Kuwait Oil Company Increases ROP by 62% and Reduces Drilling Time by 5 Days | Schlumberger
Case Study
Location
Kuwait, Asia
Details

Challenge: Improve drilling performance of deep vertical exploration wells in a complex lithological and high-pressure environment.

Solution:

  • Use i-Power integrated motor-bit modeling service to simulate power section performance in this highly abrasive environment, and use simulations to design and operate
    a custom mud motor.
  • Drill using the DynaForce DTX thin-wall motor to increase power output, control high-torque loads, maximize ROP, and reduce motor-stall risk for drilling efficiency.

Results:

  • Accurately predicted motor performance.
  • Increased the maximum operating differential pressure by 57%.
  • Improved the ROP by 62%, as compared with offset wells.
  • Reduced the drilling time for the entire 16-in section by 5 days.
Products Used

i-Power Service and DynaForce DTX Motor Improve Drilling Performance in Interbedded and Abrasive Strata

Integrated motor-bit modeling service used to design a thin-wall motor that generates high power output while controlling torque, improving ROP, Northern Kuwait

Drill complex lithological environment while avoiding downhole tool failures

Kuwait Oil Company (KOC) was looking for a significant improvement in drilling performance of deep vertical exploration wells on the Shaham Field in Northern Kuwait. Earlier drilling
campaigns were plagued with tough conditions given the complex lithology, causing low ROP and downhole tool failures. The Zubair Formation—starting at 10,365 ft [3,159 m] with an average
thickness of 1,380 ft [420 m]—posed a significant challenge while drilling the 16-in section of the subject well, with high compressive strength and consisting of highly abrasive fine-grained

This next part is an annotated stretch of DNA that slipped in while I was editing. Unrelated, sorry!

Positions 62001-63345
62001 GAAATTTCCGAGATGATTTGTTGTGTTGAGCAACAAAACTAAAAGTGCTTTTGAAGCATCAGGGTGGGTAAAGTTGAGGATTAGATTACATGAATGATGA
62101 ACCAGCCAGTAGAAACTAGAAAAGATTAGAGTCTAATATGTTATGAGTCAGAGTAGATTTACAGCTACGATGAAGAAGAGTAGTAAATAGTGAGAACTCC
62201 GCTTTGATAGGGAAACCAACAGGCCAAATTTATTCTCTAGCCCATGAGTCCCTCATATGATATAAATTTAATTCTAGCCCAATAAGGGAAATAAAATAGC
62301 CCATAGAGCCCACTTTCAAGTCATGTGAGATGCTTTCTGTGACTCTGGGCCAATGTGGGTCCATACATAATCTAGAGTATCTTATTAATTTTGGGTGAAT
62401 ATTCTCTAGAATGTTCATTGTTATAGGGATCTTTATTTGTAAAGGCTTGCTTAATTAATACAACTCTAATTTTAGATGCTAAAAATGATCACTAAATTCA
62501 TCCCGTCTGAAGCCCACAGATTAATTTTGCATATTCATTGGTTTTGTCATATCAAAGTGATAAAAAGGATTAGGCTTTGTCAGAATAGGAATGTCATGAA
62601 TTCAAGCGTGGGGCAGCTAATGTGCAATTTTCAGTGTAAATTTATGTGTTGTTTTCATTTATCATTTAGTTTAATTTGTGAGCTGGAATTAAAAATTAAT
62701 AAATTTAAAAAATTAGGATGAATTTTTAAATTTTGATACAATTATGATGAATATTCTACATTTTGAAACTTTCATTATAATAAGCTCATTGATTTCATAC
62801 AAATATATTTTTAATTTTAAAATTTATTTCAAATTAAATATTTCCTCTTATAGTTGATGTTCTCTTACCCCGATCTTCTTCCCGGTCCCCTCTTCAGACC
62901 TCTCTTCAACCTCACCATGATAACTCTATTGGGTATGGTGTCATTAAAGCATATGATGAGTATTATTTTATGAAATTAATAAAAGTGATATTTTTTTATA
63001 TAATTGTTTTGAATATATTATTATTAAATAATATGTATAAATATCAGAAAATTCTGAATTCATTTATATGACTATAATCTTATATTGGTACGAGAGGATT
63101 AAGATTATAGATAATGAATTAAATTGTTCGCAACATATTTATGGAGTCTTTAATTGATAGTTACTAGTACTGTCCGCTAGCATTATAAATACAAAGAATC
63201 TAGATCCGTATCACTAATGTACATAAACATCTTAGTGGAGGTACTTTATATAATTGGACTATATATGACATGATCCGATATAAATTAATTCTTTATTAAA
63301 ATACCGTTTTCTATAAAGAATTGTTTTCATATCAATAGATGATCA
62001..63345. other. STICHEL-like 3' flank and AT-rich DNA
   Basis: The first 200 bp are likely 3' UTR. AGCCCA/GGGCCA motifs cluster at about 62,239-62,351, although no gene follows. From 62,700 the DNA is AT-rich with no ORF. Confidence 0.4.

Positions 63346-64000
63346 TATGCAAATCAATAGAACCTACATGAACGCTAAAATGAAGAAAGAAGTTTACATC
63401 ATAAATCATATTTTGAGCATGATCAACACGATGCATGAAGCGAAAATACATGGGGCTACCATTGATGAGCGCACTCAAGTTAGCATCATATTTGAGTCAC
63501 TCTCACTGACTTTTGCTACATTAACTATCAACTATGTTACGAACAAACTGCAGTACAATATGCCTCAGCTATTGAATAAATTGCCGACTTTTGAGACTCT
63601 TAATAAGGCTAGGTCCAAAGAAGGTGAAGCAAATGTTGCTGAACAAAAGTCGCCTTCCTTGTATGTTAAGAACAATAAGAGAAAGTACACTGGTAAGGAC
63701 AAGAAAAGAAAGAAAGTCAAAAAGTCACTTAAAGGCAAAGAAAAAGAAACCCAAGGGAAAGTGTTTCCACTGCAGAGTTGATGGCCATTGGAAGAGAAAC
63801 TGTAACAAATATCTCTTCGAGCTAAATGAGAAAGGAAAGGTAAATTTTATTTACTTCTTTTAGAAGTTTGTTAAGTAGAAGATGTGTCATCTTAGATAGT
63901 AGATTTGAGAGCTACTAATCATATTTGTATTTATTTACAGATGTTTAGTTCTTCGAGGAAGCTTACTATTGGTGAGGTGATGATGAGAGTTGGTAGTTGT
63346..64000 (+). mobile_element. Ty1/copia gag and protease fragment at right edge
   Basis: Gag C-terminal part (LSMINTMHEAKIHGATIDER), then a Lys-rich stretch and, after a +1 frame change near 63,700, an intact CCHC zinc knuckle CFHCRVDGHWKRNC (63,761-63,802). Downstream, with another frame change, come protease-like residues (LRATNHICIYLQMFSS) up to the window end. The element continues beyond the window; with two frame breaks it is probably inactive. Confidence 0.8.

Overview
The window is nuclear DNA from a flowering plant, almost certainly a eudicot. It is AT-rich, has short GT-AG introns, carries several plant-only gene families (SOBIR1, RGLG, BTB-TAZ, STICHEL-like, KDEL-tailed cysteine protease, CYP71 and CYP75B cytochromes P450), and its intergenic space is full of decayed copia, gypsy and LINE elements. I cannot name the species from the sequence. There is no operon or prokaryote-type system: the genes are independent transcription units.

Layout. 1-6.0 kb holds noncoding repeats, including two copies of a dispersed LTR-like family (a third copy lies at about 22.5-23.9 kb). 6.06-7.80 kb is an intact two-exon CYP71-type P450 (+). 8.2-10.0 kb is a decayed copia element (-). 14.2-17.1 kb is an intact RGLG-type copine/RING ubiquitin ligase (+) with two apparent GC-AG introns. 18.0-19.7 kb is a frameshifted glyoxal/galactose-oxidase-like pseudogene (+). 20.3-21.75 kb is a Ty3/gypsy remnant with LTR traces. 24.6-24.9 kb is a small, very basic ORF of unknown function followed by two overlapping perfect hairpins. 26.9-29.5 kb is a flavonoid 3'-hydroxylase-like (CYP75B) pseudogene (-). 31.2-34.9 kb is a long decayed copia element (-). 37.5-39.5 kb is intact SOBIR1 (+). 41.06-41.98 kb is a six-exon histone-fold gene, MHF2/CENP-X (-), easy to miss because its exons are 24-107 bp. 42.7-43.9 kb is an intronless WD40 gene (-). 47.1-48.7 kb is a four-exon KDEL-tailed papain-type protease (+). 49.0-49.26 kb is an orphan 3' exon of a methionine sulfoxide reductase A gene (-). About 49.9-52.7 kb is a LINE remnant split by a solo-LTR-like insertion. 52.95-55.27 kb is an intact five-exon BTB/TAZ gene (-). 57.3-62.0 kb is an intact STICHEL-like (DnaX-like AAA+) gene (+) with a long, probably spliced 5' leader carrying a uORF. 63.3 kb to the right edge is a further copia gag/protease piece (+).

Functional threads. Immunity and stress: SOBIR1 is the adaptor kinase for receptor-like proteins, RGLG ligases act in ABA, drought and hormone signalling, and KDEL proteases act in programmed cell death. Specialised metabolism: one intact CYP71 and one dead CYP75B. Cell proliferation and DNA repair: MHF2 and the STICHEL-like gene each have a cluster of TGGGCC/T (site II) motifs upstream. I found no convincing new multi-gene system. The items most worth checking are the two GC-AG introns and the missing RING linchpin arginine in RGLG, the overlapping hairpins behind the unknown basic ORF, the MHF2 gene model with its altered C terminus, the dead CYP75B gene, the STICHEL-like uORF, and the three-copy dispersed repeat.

sandstone interbedded with shale. The sharp contrast in lithology resulted in low penetration rates and produced high torque loads on the drillstring, which resulted in motor and bit failures in previous drilling campaigns.

Deploy a high-power motor while controlling torque output

Schlumberger used the i-Power modeling service to understand and predict the power output of different power section configurations and determine how those configurations operate in varying temperature and differential pressure. The findings provided by the i-Power service were used to design the DynaForce DTX motor.

The DynaForce DTX motor was used to drill the 16-in section of the well, starting in the sandstone Zubair Formation and proceeding through the Ratawi, Minagish, and Makul carbonate formations to reach 14,605-ft [4,456-m] TVD. The harsh drilling environment of the Zubair Formation required a higher-power motor and high differential pressure to avoid motor stalling and control high torque loads.

overflow image

Increased differential pressure and ROP for improved drilling performance

Enabled by the i-Power service simulations, the DynaForce motor outperformed conventional motors. The i-Power service used the geometry of the power section profile; elastomer,
dynamometer, and fatigue life testing; and downhole conditions to adjust drilling parameters to achieve the desired performance. 

Compared with the previously drilled offset wells that used conventional motors, the thin-wall design of the DynaForce DTX motor generated a high power output—on average 20%–30% more
than conventional motors—to consistently deliver optimal torque and fully engage the PDC bit through the highly interbedded and abrasive sandstone and carbonate strata.

The high power output enabled the DynaForce DTX motor to perform at higher differential pressures, sustaining 350 psi [2,413 kPa] on average and reaching up to 470 psi [3,241 kPa]—an increase in maximum differential pressure by 57%—and improving ROP by 62% as compared with the benchmark. Based on the i-Power service simulations, the expected run life of the power section at 350 psi of differential pressure was 135 drilling hours, which closely aligned with the 132.5 hours of the actual run. The combination of increased differential pressure and improved ROP resulted in reduced drilling time for the entire 16-in section from 14 days to 9 days, with 3 days saved in the carbonate formations (Ratawi, Minagish, and Makul combined) and two days saved in the Zubair Formation.

For more details, see SPE-188937-MS.

Products Used

Share This